Have you ever received a Facebook or Amazon ad targeting a seemingly unrelated thing you’d been searching for earlier? It’s an alarming experience, but it’s also a glimpse into just how widespread data tracking, and selling, has become – with companies amassing vast swathes of information and analytics from a single user’s history.
Fortunately, you have more control over the spread of this than you may realize, as often this level of data collection relies on passive consent, where users agree to something without even realizing it’s happening.
There are in fact, a number of actions you can take to make sure your data is kept private and protected, actions we’re going to cover in this blog.
When it comes to email scams, even the broadest and most basic of these attacks now have an underlying level of sophistication. The most common form they take will be one that imitates either an official bank account or Paypal email.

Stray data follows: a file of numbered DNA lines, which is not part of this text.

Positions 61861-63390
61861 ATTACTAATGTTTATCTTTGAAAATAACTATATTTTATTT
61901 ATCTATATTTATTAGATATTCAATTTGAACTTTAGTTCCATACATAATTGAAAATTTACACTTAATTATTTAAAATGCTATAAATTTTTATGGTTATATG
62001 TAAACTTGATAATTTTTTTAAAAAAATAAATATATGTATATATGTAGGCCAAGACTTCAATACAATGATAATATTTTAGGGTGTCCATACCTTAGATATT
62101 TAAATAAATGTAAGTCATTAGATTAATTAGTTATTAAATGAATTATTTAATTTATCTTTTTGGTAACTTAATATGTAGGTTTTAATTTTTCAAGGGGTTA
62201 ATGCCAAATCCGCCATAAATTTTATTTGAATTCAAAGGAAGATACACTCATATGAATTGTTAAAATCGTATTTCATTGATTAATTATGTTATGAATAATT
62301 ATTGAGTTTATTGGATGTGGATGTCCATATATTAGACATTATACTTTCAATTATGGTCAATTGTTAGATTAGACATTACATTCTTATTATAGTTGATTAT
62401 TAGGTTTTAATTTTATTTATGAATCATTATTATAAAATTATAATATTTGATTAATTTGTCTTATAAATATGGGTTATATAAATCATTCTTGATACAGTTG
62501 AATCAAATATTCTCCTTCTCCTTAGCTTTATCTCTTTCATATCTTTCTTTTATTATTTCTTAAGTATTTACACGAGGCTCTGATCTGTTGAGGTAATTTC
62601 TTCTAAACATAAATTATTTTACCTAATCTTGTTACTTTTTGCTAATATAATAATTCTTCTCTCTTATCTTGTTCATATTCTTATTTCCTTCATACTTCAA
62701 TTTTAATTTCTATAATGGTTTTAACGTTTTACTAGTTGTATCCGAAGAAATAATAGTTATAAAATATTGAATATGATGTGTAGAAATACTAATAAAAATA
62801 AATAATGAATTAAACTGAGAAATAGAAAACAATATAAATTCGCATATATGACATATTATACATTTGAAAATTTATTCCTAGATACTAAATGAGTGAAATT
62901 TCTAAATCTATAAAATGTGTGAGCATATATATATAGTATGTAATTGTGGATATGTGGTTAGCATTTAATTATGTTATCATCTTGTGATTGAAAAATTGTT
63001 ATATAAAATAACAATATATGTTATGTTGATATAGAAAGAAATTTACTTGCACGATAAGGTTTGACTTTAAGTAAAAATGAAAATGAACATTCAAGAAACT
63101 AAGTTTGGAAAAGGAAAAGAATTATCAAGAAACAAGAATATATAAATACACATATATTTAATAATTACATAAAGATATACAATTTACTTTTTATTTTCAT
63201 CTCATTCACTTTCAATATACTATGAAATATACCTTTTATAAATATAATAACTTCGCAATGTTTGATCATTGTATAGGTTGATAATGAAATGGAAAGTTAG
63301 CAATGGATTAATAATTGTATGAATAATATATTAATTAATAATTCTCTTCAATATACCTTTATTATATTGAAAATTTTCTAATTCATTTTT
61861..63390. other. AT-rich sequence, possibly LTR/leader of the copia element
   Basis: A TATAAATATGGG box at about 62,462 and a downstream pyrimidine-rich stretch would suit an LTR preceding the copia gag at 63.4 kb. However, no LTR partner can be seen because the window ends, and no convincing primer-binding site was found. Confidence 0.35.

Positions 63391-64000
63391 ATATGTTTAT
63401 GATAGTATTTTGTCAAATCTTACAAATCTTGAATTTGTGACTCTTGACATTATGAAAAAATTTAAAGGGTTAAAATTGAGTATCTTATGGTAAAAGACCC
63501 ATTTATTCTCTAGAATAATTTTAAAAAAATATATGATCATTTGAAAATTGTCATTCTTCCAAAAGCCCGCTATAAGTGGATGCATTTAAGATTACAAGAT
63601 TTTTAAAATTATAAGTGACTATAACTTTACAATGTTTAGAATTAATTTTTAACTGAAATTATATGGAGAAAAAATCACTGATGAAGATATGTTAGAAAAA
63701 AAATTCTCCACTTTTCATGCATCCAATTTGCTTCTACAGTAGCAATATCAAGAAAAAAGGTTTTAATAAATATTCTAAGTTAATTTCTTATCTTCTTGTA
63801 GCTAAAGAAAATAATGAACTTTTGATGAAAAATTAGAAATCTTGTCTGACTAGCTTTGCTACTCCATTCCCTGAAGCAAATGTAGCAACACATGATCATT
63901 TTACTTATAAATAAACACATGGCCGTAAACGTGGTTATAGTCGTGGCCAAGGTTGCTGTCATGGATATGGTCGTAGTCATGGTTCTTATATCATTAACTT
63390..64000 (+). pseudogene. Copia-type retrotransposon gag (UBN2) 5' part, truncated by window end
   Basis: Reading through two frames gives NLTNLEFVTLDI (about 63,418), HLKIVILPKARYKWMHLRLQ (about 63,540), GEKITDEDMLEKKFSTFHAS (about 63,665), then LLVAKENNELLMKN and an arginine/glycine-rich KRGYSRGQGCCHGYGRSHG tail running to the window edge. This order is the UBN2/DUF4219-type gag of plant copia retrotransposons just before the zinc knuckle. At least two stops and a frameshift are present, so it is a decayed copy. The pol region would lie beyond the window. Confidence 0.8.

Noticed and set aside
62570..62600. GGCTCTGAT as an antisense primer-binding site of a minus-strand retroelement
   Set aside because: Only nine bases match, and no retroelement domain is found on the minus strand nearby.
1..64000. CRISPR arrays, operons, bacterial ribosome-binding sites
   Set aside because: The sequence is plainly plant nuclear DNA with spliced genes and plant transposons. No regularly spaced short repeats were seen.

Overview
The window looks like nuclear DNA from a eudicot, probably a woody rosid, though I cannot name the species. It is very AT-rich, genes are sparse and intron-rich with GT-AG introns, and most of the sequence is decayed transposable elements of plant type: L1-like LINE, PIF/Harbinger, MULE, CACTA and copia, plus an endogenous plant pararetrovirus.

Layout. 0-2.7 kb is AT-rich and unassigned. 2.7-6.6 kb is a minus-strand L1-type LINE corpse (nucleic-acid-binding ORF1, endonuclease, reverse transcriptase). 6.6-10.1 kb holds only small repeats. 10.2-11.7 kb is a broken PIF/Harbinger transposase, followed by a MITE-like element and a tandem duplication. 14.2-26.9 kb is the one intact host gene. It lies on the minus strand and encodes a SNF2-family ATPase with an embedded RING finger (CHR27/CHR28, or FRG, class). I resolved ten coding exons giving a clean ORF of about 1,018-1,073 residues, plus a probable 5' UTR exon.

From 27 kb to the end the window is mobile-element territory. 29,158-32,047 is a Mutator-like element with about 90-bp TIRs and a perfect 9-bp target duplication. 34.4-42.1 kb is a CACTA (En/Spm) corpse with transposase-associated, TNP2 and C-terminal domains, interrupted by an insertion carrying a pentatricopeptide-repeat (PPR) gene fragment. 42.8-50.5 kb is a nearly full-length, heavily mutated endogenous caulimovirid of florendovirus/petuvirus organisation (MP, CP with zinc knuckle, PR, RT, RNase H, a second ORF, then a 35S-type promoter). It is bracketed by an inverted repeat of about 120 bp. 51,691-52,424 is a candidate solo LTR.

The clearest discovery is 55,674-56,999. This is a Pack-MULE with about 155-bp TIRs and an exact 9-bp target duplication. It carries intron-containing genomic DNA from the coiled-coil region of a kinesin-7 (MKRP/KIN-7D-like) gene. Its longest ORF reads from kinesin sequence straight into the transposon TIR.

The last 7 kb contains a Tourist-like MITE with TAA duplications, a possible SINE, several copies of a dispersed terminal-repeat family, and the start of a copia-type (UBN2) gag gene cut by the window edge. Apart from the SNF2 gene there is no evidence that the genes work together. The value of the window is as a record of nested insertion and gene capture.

Almost every week, there is a news story about a site being hacked or a data breach. Maybe you have experienced this directly. Remember when the login credentials of 117 million LinkedIn users were sold on the black market?
But how can you protect yourself? How can you protect your accounts?
Picture this: You get a phone message, then another, then another, from your friends asking why you are sending them spam. Your email account has been hacked!
You log into Facebook to warn everyone, and notice your last couple of posts from you… weren’t – from – you. Your Facebook account has been hacked!
Stressed, you go for some shopping therapy: Your bank card doesn’t work. Your bank account has been hacked!
You’ve been hacked! Continue reading